The mobile marketplace is a vast and rapidly changing area. One of the biggest arguments since 2008 has been native app versus mobile web. It’s time to put it to bed. To companies and brands, mobile web presence should be more important… and native apps come second to hybrid and HTML5.
The mobile web versus app argument is old. It’s been going since the launch of the Apple App Store and that was 2008. Six years later and people are still butting heads over it. Do a quick Google search and you’ll find hundreds of articles online where respective sides duke it out to prove they’re better. Years and years of out-of-date articles scream about the importance of native apps and their advantages.
That’s exactly what they are. Out of date.
With mobile traffic expected to overtake desktop in 2018, the need for mobile presence is more pressing than ever. Mobile already has the majority of e-commerce traffic in August this year and 90 per cent of the Millennial generation say they constantly have their smartphone at their sides. A mobile-first approach to business development is key to success to capture the largest audience possible.
In the new mobile majority climate, a well-designed mobile site should come first. Apps should come second and, even then, it’s not necessarily native apps that should be getting all the attention. There are too many device types, too many native codes, too many platforms to launch on…
Let’s break down our modern landscape:
What are the mobile web and app options and what do they do?
When this argument began there wasn’t as much choice as there is today and it shows. Formerly there were only two real options: a site or a native app. This placed a whole host of restrictions onto businesses. To choose a website was to lose the OS integration available to native apps – no camera, no location tracking. To choose a native app was to lose out on possible web customers in favour of the possibility of boosting sales via different means. If you look at older articles, you’ll find comments left from the past couple of months that reference options that weren’t even viable at the time of writing. Here is the modern app and web landscape:
A responsive website is a website coded to respond to a user’s browser window. On load the site’s style sheets will find the browser’s size and scale itself accordingly. In responsive design the levels of responsiveness, layout and flexibility of the design is pre-selected by a designer. Responsive websites are a great format for companies not looking to invest in the separate domain required for a mobile dedicated website.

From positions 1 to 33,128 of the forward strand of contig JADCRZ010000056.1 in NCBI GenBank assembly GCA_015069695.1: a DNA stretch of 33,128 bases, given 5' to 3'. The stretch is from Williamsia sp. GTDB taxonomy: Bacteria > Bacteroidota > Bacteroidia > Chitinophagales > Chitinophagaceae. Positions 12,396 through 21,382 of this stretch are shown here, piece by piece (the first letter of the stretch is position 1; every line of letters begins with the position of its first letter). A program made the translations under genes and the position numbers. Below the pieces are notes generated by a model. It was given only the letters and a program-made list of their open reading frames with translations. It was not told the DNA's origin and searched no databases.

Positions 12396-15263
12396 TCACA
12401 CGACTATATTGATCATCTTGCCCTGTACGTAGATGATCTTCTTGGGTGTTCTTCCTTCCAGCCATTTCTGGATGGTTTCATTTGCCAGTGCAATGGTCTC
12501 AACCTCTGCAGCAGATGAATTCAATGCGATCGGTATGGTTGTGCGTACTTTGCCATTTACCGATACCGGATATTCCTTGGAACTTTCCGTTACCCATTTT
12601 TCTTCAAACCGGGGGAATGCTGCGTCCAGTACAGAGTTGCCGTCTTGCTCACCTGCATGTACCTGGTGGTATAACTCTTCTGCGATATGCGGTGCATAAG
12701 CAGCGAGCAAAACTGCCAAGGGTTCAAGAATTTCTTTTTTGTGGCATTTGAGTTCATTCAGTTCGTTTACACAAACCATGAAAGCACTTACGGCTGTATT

Mobile Dedicated Web
A website design created purely for use on mobile devices. This site exists separately to the main site and will often have a domain extension to itself. When a user on a mobile device accesses the main website, its code will read the device size and refer the user to the mobile site seamlessly. This is a good alternative to a responsive site for those looking for a cheaper option.
A hybrid app uses a combination of HTML5 and native coding to enable further native functionality, which allows them access to all native device capabilities. Most hybrid apps are run via the device’s web browser engine without loading in a browser – they’re effectively a web app in a native wrapper, which allows them to be sold in app stores.
Native apps are designed to meet requirements for the big four app stores – iOS, Android, Windows and Blackberry. Coded in a single language, they’re unable to be used by other devices and cannot be purchased or downloaded outside their relevant stores. These are what most people think of when a reference is made to a mobile app. They were the dominating force in the first five years of the app stores and continue to be the most downloaded, at least for the time being.
Which is best?
Deciding the better option out of such a varying amount of products is difficult. For the sake of simplicity, the definitions have been put into three core groups: native, hybrid and web. In this case, web applies to both web applications and mobile web sites, as they share many of the same benefits.
Native apps are, by nature, highly competitive and high-risk. There are hundreds of thousands of apps already present in all app stores and apps in general have a massive uninstall rate. In fact, around 80 – 90 per cent of all apps are used once and uninstalled. Retail apps have the second lowest growth in usage time of all app types.